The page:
My hubby is a Timmies fan, so this part of our stop in Hamilton was a highlight for him. With me not shopping, I had a little more opportunity to take  few photos.

D and sign

I can’t wait to get home and start sewing. Happy creating!

How Do I Store My Stash

A fellow bra-maker asked me what type of system I have for storing my stash. So I thought I’d share with you how I store all my precious materials.

A few years ago, a friend was moving and getting rid of a lot of things. I scored this cabinet from her. She’d used it for her kitchen, but I brought it home and put it in my sewing room.

Cabinet

I love my cabinet! The only thing I did to change it was to add some adhesive paper to the shelves. I can close the doors and if it’s not all nice and neat inside, well, I don’t have to look at it.

Here’s the inside:

Whole-Cabinet-Inside

I have a few cute craft items I’ve made glued onto the doors on the left side, as well as all the parts of a Prima Donna bra. On the right side I have my knit and woven Slopers, the Bra-Makers Supply Small and Large Finding kits contents, and an info page from Needle Nook Fabrics.

From the top left to right, I have Cotton Spandex at the back, then stretch lace elastics (for making panties), then in front of that I have my prized swatches from BMS showing the colors of all their Duoplex, Power Net, and Cotton Spandex. In front of that I have ribbons for making bows. The ribbons are probably the only thing I have in my stash that not in a plastic bag.

Next I have my box of bra-making Elastics, with a box of adjusted patterns on top of that. Here are my elastics:

Elastics-Box

Everything is sorted by size and type. The channeling is all in one zip bag. The 3/4″ elastic in another. It is not sorted by color though. If I’m looking for 3/4″ elastic, it’s easy enough to see black from beige in the bag.

Next to the Elastics box are the Laces box which sits on top of the Threads and Wires box. All the laces are still in their plastic for safe keeping. You might be wondering at this point, why I keep almost everything in plastic. I didn’t start that way. One day when I reached into my box for some lace, there was a dead spider in the box. I packaged everything up that same day. I’m not sharing my stash with spiders or any other bugs!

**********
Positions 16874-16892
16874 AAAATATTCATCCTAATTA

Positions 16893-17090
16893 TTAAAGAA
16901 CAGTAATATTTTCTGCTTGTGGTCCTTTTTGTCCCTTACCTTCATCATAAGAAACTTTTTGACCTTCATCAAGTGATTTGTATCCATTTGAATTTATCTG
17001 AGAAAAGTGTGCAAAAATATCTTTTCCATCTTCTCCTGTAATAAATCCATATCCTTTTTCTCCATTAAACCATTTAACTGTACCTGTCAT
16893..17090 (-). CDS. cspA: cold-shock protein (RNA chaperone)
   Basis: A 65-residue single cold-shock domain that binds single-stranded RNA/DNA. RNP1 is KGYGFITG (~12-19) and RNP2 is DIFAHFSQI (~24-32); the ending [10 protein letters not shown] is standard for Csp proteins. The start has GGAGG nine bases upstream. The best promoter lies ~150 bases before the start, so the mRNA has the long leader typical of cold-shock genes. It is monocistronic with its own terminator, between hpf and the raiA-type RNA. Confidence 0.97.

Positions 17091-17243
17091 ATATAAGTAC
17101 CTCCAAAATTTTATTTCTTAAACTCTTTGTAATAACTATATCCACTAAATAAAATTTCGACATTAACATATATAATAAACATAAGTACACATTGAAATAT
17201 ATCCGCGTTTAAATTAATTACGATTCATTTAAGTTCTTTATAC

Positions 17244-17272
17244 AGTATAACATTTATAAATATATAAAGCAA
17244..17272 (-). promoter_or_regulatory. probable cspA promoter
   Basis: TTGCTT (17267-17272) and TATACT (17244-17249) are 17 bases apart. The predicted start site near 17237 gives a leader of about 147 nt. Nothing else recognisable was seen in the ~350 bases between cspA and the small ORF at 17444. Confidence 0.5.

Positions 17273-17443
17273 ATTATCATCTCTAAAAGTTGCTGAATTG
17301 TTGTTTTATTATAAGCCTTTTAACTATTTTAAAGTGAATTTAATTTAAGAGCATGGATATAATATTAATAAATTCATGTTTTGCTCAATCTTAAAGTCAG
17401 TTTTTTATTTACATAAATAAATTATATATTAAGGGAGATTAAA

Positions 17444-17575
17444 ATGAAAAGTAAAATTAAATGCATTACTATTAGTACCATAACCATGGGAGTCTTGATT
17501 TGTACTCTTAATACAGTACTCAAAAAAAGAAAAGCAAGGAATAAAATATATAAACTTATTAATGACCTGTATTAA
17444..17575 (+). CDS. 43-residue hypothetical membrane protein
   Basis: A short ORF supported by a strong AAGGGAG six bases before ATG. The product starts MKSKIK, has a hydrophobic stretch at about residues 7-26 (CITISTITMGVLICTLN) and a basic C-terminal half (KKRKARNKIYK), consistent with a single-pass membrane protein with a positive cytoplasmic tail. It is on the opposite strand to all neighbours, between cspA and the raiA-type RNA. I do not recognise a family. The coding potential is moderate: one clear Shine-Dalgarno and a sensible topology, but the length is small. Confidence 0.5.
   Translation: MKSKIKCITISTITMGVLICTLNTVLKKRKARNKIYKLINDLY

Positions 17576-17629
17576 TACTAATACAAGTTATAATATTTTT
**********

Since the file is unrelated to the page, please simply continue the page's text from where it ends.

Laces-Box

In my Threads and Wires box you can see I keep my threads and bobbins together in little bags too. That way I never have to wonder if that’s the right shade of pink that matches my good thread for bra-making – my spools and bobbins stay together. The wires are all in a bag according to their size.

Wires-and-Threads-Box

The far right side of the top shelf contains binders with ideas and photos that have inspired me and sewing tutorials I’ve printed off. Lastly there are patterns in large over-sized envelopes.

That’s the top shelf. The second shelf has my Bra Kits box, and my Bits O Kits box. Any kits I’ve bought, as well as Duoplex, Power Net, and cup lining all go in the Kits box. Any bits I have that can’t make a whole bra go in the Bits box. No photos of that as it’s really a rather messy box and I really need to go through it again and trim down what I have in there.

Bra-Kits-Box

These top shelves are the treasures of my stash. But I still have two more shelves to go.

The third shelf in my cabinet has an assortment of fabrics for other than bra sewing. Material I’ve collected for bags, skirts and other fun sewing.

2nd-Up-from-Bottom-Shelf

That red and black material is going to be my next Flirt Skirt (still my favorite!).

The bottom shelf has more material, but it’s all in smaller amounts. There’s also felt on the bottom for any fun felt crafts I want to make. And there’s a small basket for my button jar and a few tools, like my Hot Fix tool.

Bottom-Shelf

At the back of the bottom shelf is the quilting table for my sewing machine, and some over-sized interfacing.

I do need to rethink where I’ll be storing my interfacing. I just may need more storage.

Happy creating!

Fitting the Omega Shape

Here’s a little history of my learning curve on the Omega shape.

Way back in 2012 I wrote a post called The Dawn of the Alteration Age. That was the beginning of my journey in understanding and learning about the Omega shape and the alterations needed to help fit it. In that blog I wrote: